15 Apr 2016
In March last year, thousands of people walked the streets of Madrid to protest against the government’s austerity policies, political corruption and persistent unemployment. The March for Dignity walked under the slogan of ‘work, bread and a roof’, the basic necessities for any person looking to live a dignified life.
The protests were largely peaceful (though there were clashes with police) and were dominated by young people who remain rightfully angry. Data from Spain shows that the country’s current unemployment rate is 20.9 percent. But, for young people, the rate is 46 percent.
While now not quite as vocal as at the beginning of the economic crisis, Europe’s youth remain rightly frustrated with their employment prospects. Even more worrying is the fact that young people don’t yet make up a significant proportion of the European workforce. If this is not addressed soon, the future of Europe’s businesses is under threat.
The current generation of young people is quite resistant to being labelled, but that hasn’t stopped commentators from trying. ‘Generation Y’ seemed like the obvious choice, following on from Generation X, but the term feels meaningless. ‘Digital native’ gets thrown around to imply that people born between 1980 and 2000 instinctively know how to use computers. ‘Millennial’ might be the one that sticks, but it carries a lot of negative connotations. Whatever the term used, it’s inevitable that this group will become the next generation of leaders in business. However, their dwindling numbers make development of their skills even more important if companies are to continue after the current crop of executives retires.
The continent is in the middle of a demographic crisis. According to data reported by the Pew Research Centre, people aged 18-33 made up just 24 percent of the adult population in the EU’s 28 member states in 2013
The continent is in the middle of a demographic crisis. According to data reported by the Pew Research Centre, people aged 18-33 made up just 24 percent of the adult population in the EU’s 28 member states in 2013. For comparison, the same age group in 2014 made up 27 percent of the adult population of the US. Last year, millennials became the largest generation in the US, overtaking baby-boomers. This is very much not the case in Europe.
The Pew Research Centre surveyed the public in seven European countries in 2014 and found that millennials were well and truly outnumbered, ranging from 28 percent of the Polish population to just 19 percent of the Italian population. In every country surveyed, and in the EU as a whole, people 50 and older accounted for a far higher proportion of the overall population – 47 percent. Across Europe birth rates are gradually decreasing, particularly in the countries worst hit by the global financial crisis. In Spain, the fertility rate is 1.27 children born for every woman of childbearing age.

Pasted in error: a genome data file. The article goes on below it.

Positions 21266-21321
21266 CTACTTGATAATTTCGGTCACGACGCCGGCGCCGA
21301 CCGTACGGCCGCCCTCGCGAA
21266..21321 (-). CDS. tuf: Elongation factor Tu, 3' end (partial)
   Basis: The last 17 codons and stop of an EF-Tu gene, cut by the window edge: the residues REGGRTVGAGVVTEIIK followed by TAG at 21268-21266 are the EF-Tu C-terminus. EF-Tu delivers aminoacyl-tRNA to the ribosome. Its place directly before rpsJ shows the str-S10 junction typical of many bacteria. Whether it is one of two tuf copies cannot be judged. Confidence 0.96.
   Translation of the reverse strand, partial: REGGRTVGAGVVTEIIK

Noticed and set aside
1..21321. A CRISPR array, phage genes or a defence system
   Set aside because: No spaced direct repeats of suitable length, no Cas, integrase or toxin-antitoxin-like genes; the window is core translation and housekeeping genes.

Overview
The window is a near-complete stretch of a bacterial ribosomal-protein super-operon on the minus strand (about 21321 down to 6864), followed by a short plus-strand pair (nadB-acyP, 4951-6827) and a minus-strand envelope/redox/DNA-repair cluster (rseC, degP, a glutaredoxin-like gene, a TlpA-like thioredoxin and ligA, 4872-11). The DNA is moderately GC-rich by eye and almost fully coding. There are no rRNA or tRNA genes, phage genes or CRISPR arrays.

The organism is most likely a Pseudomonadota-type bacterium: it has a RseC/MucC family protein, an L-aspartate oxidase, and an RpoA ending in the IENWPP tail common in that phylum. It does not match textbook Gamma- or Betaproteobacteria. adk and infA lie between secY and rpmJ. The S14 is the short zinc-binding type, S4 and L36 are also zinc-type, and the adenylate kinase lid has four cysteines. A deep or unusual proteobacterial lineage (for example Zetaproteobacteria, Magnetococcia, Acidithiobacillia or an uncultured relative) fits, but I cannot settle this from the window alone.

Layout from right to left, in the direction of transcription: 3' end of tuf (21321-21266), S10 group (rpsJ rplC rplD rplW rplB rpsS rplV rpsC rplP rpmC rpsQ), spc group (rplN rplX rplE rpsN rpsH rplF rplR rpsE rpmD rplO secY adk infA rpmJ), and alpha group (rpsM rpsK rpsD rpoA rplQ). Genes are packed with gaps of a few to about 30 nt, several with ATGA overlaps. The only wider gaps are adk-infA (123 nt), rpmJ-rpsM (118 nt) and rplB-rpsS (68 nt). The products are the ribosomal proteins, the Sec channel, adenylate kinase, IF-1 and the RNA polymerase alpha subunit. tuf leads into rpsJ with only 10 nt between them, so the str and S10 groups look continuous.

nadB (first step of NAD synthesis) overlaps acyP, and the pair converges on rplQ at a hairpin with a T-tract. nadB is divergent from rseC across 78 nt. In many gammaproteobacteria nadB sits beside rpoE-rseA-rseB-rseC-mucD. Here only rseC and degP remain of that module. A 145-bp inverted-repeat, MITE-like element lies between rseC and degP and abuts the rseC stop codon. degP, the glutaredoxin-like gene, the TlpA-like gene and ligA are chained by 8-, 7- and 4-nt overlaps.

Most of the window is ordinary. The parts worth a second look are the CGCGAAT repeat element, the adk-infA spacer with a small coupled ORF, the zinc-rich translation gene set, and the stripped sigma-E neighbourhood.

Alejandro Macarrón is a business consultant and one of the founders of Demographic Renaissance, a group created to raise awareness of this growing issue. Speaking to The Guardian, Macarrón said that problems are already developing: “If current numbers hold, every new generation of Spaniards will be 40 percent smaller than the previous one.” Across Europe as a whole, the total fertility rate decreased from 1.62 in 2010 to 1.55 in 2013. A rate of two is required to keep a population steady. As the population in Europe looks set to decline as a whole, the next generation of workers will be relied upon to generate support for the retired. Not only that, they’ll be running their businesses. However, with the current level of unemployment among millennials, they may not develop the skills they need.
The unemployment rate across the EU’s 28 member states is, according to Eurostat, currently sitting at nine percent. Youth unemployment is as much as double that. Kari Hadjivassiliou is a principal research fellow at the Institute for Employment Studies, a research and consultancy organisation specialising in employment. With over 25 years of experience in international comparative research, in 2013 she was invited to give evidence to the House of Lords EU Committee on EU actions to tackle youth unemployment. She said that there are two real barriers to young people finding employment: cyclical factors and structural factors.
Cyclical factors, i.e. the general ups and downs of the global economy, hit young people first and hardest. “Because young people, by definition, are more vulnerable in the labour market (for example they are more likely to be employed on a temporary contract), usually when companies retrench they are the first to go.” However, Europe’s structural problems are far more varied and complicated, Hadjivassiliou explained.